3.The revocation will take effect from 5 September 2021. Defra says that on the same day, the Marine Management Organisation (MMO) will apply the improved measures through domestic and foreign vessel licence conditions, so that there is no regulatory gap. Asked about the scrutiny of the new measures, the Department explained that:
“Amendments to fisheries management measures will still adhere to the Better Regulation Framework, undergo appropriate clearance and scrutiny for measures that classify as ‘regulatory provision’. These must be developed in line with wider legislative objectives such as the Fisheries Objectives in the Fisheries Act, including the sustainability objective, the ecosystem objective, and the scientific evidence objective, for example. Any significant changes to fisheries management measures will be subject to consultation, along with a regulatory triage assessment or impact assessment, as appropriate.”
4.Given that the licence conditions will not be laid before Parliament, we raised the lack of Parliamentary scrutiny with Defra. The Department told us that:
“We recognise your concern regarding this issue. To inform parliament, Minister Prentis sent a letter on 10 June 2021 to MPs with a potential interest and relevant committee chairs [including the Chair of the House of Lords European Union Committee] notifying of the government’s intention to implement changes to the UK fisheries management measures relevant to the Celtic Sea technical measures and seabass fisheries management.Within the annex, the minister provided a detailed summary of the new improved Celtic Sea technical measures which are to be applied on 5 September 2021 through vessel licence conditions. [ … ] As stated our approach will provide for a more responsive management regime in the Celtic Sea mixed fishery, allowing improvement to be applied more rapidly and in response to new scientific information or the outcomes of negotiations. We believe this is necessary to allow for the objectives within the Fisheries Act to be more effectively applied.”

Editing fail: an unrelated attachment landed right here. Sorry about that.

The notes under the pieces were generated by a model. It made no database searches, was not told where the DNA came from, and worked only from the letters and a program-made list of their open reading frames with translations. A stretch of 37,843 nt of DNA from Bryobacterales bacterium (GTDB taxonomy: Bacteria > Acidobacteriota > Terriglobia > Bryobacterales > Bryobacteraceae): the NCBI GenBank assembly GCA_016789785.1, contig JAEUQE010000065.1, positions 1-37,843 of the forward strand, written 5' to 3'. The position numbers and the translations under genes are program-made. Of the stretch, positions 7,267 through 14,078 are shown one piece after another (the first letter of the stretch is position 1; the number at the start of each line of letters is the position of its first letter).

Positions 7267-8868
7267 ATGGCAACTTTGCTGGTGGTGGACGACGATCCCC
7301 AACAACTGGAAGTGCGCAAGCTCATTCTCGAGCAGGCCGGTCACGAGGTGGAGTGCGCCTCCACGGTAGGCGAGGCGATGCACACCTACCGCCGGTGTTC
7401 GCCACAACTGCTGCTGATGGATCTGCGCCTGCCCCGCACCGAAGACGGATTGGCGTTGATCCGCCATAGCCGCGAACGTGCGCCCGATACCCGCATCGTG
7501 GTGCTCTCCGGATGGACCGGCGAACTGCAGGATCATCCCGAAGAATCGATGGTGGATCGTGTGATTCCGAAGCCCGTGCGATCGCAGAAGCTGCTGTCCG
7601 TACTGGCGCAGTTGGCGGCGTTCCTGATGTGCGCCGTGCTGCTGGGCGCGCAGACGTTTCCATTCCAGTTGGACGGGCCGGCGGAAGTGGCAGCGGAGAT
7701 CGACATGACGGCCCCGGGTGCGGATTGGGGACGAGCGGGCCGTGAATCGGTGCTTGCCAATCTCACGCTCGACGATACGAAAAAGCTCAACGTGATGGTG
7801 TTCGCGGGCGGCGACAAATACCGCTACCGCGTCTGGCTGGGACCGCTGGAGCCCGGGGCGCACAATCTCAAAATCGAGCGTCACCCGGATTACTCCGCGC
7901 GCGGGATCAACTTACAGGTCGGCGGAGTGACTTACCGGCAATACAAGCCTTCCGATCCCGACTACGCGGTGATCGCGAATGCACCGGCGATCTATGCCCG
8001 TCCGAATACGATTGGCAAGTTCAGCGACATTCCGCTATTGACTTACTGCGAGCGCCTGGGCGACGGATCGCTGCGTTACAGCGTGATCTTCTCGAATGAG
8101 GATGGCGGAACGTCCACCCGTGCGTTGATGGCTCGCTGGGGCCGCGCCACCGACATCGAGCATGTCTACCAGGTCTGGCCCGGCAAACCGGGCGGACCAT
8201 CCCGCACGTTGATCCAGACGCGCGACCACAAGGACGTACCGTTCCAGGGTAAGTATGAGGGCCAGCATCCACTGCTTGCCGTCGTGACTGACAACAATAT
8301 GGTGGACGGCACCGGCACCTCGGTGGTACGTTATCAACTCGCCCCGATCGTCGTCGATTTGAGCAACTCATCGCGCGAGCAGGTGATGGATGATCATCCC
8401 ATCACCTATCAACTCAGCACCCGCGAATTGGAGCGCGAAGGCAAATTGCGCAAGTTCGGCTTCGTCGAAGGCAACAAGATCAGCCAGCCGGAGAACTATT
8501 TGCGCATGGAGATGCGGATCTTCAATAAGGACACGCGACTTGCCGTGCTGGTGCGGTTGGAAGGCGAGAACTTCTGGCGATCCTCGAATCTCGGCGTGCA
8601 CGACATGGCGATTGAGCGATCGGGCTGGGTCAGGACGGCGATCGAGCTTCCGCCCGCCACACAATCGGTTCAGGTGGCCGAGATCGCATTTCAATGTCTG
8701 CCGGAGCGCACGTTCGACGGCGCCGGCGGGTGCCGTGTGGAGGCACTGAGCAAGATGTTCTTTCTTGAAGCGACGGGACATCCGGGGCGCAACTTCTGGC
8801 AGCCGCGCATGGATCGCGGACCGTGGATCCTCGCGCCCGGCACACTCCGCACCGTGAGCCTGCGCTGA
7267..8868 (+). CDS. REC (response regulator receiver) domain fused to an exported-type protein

5.We also asked Defra whether the new measures had been consulted on. The Department told us that:
“The package of improvement measures in the Celtic Sea have been developed closely with scientists, fisheries managers and industry. They are based on the position taken by the government, presented to the EU within December Fisheries Council from 2019. There has been ongoing engagement with relevant industry and stakeholders to inform the position. [MMO] recently published a communication note,summarising the measures and notifying industry of timings. Proposed amendments to technical measures relevant to Nephrops-directed fisheries require further consultation which we are currently planning to launch this summer.”
6.According to Defra, the UK EU Trade and Cooperation Agreement requires each party to notify the other Party of new measures that are likely to affect the vessels of the other Party before those measures are applied, to allow sufficient time for the other Party to provide comments or seek clarification. The Department has told us that it has formally notified the EU of the new measures.